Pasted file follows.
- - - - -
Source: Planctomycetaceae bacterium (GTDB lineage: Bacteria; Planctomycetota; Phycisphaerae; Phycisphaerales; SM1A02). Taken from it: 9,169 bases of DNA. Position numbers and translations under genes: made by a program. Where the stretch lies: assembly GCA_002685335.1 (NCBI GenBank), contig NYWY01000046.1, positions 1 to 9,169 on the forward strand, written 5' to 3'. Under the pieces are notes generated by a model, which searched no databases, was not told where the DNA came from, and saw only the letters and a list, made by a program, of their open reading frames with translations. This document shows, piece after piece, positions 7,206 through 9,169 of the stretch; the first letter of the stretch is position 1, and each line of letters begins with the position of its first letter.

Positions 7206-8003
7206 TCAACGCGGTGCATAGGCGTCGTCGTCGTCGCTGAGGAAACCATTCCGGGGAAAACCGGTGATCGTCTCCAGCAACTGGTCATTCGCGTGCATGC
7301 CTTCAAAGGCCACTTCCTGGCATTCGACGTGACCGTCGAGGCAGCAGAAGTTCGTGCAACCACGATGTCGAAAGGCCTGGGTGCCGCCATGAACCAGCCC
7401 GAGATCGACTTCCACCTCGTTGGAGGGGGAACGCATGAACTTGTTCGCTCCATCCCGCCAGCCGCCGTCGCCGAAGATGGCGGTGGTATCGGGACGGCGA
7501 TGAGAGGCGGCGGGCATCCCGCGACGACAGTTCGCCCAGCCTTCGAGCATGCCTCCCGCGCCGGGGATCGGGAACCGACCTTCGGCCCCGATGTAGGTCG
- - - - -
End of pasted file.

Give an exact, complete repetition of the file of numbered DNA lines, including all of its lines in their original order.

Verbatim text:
Source: Planctomycetaceae bacterium (GTDB lineage: Bacteria; Planctomycetota; Phycisphaerae; Phycisphaerales; SM1A02). Taken from it: 9,169 bases of DNA. Position numbers and translations under genes: made by a program. Where the stretch lies: assembly GCA_002685335.1 (NCBI GenBank), contig NYWY01000046.1, positions 1 to 9,169 on the forward strand, written 5' to 3'. Under the pieces are notes generated by a model, which searched no databases, was not told where the DNA came from, and saw only the letters and a list, made by a program, of their open reading frames with translations. This document shows, piece after piece, positions 7,206 through 9,169 of the stretch; the first letter of the stretch is position 1, and each line of letters begins with the position of its first letter.

Positions 7206-8003
7206 TCAACGCGGTGCATAGGCGTCGTCGTCGTCGCTGAGGAAACCATTCCGGGGAAAACCGGTGATCGTCTCCAGCAACTGGTCATTCGCGTGCATGC
7301 CTTCAAAGGCCACTTCCTGGCATTCGACGTGACCGTCGAGGCAGCAGAAGTTCGTGCAACCACGATGTCGAAAGGCCTGGGTGCCGCCATGAACCAGCCC
7401 GAGATCGACTTCCACCTCGTTGGAGGGGGAACGCATGAACTTGTTCGCTCCATCCCGCCAGCCGCCGTCGCCGAAGATGGCGGTGGTATCGGGACGGCGA
7501 TGAGAGGCGGCGGGCATCCCGCGACGACAGTTCGCCCAGCCTTCGAGCATGCCTCCCGCGCCGGGGATCGGGAACCGACCTTCGGCCCCGATGTAGGTCG